The Business Book

(Joyce) #1


similar growth is slow; within a
specific star-rating the hotels are all
fairly similar, as are the sizes of the
big hotel chains. Customers can
choose to go to any hotel, and have
good access to prices. Exit from
the industry is difficult because
of the upfront investment. Many
large hotel groups have introduced
loyalty programs as part of their
strategy to differentiate their brand.

The most significant of the five forces
is not always the most obvious one.
For example, even though rivalry is
often fierce in commodity industries,
that may not be the factor that
ultimately limits profitability.
The “threat of substitutes” force
is surprisingly important here—
buyers in these markets can easily
find substitute raw materials or
products that have attractive prices
or are higher quality. What’s more,
buyers can switch from one product
or service to another with little
cost. For example, it costs relatively
little for a consumer to switch from
tea to coffee, unlike switching from
traveling by bicycle to car.
In some industries, companies
try to limit the threat of potential
substitutes by ensuring wider

product accessibility. For example,
soft-drink manufacturers have
achieved this by introducing
branded vending machines, so
competitors are unable to offer their
products at that particular place.

Buyer power
Buyers can demand lower prices
or higher product quality from
producers when their bargaining
power is strong. Both scenarios
result in lower profits for producers,
because lower prices mean lower
revenues, and higher-quality
products usually incur higher
production costs. Buyers exert
strong bargaining power when
there are few of them; they buy
in large quantities; they are price
sensitive; they control distribution
to the final customer; there are
many subsititutes; and switching to
another supplier can be done at low
cost. Buyers may also be able to
produce the product themselves—
so may use this as a threat.
Buyers for big supermarkets have
huge bargaining power in the food
and drink industry. Fresh milk is
often at the heart of supermarket
price wars, because the big chains
have significant buying power over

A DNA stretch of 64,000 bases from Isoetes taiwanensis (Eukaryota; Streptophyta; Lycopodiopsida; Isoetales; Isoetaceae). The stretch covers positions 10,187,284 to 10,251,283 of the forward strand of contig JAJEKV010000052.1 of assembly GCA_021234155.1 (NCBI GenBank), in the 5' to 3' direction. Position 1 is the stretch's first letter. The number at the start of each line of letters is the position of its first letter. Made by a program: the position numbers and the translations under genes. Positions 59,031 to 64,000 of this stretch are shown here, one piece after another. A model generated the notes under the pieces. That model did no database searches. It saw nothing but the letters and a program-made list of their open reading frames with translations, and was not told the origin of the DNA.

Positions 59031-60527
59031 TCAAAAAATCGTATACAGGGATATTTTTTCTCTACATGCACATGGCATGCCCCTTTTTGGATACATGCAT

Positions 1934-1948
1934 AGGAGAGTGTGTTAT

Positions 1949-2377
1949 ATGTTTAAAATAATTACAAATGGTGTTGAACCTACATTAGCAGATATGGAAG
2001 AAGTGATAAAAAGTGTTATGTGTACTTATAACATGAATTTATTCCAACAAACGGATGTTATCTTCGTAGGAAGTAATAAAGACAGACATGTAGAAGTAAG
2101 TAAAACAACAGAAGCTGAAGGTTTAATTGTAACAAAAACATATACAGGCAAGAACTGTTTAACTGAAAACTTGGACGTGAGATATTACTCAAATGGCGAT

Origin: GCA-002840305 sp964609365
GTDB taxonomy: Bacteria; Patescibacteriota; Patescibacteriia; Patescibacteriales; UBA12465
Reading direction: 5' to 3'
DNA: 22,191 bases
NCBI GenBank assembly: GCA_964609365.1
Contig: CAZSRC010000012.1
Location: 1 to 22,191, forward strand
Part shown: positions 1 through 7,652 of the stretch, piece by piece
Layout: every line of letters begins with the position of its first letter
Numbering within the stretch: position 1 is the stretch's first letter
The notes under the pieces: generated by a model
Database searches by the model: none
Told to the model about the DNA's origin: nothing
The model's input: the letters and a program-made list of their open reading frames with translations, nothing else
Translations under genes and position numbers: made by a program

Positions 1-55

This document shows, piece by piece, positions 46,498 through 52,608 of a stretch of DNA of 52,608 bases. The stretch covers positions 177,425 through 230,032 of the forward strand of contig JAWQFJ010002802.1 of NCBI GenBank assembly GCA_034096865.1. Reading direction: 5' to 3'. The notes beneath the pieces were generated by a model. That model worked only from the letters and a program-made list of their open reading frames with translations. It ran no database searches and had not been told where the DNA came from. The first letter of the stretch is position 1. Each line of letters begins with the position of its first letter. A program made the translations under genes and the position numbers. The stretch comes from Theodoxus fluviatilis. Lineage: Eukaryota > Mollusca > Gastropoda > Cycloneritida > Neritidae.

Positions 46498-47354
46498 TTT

suppliers. UK farmers have claimed
that they are so pressured to reduce
prices that they often make a loss
on each bottle of milk produced.

Supplier power
When the bargaining power of
suppliers is strong, it allows them
to sell higher priced or lower quality
raw materials. This directly affects
the profits of the company that is
buying, because it has to pay more
for its raw materials. Suppliers have
strong bargaining power when
there are few of them (but many
buyers); they hold scarce resources;
the cost of switching raw materials
is high; and when there are few


Buyer power is high in the food and
beverage industry because consumers
can easily find a substitute that may be
cheaper or differentiated, such as by
offering increased nutritional benefits.

substitute raw materials or
suppliers. Their power is increased
if they are large and can threaten
to step in and produce themselves.
Oil is an example of a scarce
resource that is controlled by a few
countries. OPEC (Organization of
the Petroleum Exporting Countries)
represented the political power of
oil-exporting countries in 1973 when
it placed an oil embargo on the US.
OPEC’s action disrupted supply and
forced up the price of oil four-fold.

New entrants
If an industry is profitable and there
are few barriers to entry, Porter says
that competition will increase and
profits will fall. Typically, existing
organizations try to create ways to
deter new entrants. The threat of
new entrants is high when the cost
of entering the market is low; there
is little government regulation;
customer loyalty is low; existing
businesses can do little to retaliate;
and economies of scale can be
easily achieved. Risk is increased
if existing companies have not
established brand reputation and
do not possess patents, and when

Industry structure,
as manifested in the strength
of the five competitive forces,
determines the industry’s
long-run profit potential.
Michael Porter
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